“Yes,” she said primly. The machine was going too fast and she had to jog to get her feet back under her as she worked to control the speed. “If your secretary was a bit more helpful…” She paused to suck in a breath.

“I could have made an appointment—” She inhaled. “—where we could discuss this in an office like civilized adults.”

Oh, man. She was already panting.

“So your stalkerish harassment isn’t a coincidence?” he said, his tone dry.

“There’s no such thing as coincidence.” Coincidences were like a Trojan horse. They looked like a gift to get you to let your guard down, then they led to nothing but disasters. Plans were the only thing you should trust.

Burke stopped his machine and flicked a white towel over his shoulder. He was watching her again, his gaze back on her belly.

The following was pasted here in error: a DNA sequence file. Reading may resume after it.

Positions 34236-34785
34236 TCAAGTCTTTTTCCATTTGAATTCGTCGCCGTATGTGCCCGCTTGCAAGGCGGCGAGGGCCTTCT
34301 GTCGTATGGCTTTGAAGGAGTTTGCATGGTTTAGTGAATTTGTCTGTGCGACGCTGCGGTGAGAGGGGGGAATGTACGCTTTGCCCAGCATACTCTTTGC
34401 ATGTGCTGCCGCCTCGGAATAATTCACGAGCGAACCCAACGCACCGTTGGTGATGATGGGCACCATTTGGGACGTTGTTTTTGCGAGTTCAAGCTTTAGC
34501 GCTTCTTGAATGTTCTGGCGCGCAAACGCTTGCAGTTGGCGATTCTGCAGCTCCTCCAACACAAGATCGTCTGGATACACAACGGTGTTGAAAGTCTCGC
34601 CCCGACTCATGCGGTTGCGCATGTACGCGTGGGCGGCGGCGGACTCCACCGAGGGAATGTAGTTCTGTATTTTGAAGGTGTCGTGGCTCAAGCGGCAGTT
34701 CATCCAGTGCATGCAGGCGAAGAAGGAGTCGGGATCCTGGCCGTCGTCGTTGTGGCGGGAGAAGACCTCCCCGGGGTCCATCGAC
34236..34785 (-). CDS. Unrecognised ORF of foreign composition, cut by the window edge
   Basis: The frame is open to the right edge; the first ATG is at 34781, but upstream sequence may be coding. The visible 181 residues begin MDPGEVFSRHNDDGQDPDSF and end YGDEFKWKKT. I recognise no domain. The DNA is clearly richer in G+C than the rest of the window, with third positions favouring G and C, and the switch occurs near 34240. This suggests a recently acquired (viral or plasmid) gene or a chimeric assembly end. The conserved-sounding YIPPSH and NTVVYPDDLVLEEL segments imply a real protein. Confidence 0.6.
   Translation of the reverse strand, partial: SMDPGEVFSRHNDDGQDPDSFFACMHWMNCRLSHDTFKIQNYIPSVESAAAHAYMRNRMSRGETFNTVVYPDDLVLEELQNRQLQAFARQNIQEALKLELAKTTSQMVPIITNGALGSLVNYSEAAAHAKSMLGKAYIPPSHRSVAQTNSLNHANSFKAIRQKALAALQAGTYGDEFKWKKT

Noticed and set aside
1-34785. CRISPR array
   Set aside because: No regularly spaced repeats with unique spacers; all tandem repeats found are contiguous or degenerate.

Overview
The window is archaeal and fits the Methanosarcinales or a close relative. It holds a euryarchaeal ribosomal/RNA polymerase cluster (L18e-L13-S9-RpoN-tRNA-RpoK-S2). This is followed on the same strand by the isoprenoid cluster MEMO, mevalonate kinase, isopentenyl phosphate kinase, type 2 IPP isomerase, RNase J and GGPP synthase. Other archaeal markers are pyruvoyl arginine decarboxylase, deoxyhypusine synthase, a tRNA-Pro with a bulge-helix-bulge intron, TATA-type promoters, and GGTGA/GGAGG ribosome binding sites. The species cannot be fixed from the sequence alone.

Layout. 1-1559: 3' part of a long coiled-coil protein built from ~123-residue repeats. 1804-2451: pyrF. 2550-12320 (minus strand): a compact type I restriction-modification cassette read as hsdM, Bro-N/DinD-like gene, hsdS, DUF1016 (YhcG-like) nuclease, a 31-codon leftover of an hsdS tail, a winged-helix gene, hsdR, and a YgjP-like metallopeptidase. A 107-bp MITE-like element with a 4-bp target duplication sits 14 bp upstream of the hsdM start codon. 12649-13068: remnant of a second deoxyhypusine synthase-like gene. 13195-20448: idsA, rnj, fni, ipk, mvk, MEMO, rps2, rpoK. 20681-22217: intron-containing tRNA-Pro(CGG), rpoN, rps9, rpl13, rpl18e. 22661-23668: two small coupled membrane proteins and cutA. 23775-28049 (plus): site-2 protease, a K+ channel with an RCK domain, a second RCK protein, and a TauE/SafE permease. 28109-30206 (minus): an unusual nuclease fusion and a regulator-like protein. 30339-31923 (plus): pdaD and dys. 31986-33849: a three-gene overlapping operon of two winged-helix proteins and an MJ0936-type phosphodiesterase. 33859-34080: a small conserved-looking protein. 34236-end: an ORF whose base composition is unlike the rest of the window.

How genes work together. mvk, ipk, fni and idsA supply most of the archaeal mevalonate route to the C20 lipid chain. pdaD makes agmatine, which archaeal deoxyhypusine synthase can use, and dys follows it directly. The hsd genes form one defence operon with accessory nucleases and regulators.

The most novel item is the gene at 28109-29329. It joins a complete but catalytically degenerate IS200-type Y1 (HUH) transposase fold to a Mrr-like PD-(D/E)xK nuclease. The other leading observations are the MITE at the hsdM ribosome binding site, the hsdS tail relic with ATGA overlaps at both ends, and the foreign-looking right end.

“Let’s talk somewhere more private.” He gave the woman he’d been chatting with earlier a nod, then without a word, began walking away. Jill scrambled to follow, hustling back to the treadmill to reclaim her abandoned heels.

Burke was moving swiftly through the maze of clanking weight machines and she caught up just as he opened a stairwell door.

As the door closed behind her, he turned, arms crossed.

The concrete landing suddenly felt too small, too closed in.

“Hi,” she said breathlessly. His gaze was traveling over her, slowly, noting changes perhaps. “I didn’t have a baby if that’s what you’re thinking.”

He gave her a sharp look. He turned, walking up the flight of stairs, his hands clenched around each end of his towel. “Tell your friend Emma Carrington I said hello. You can also tell her my decision hasn’t changed since last year despite her recommendation.”

She’d set up the meeting between them at the conference, her name opening the door for Jill who ran a small botanical business. She’d been hoping to partner with Burke’s large online store that specialized in eco-friendly clothing. Jill had hoped he’d agree to feature her products online as add-on items.

She had been too small beans, according to him. She got that, she did. But he hadn’t even looked at her growth plan.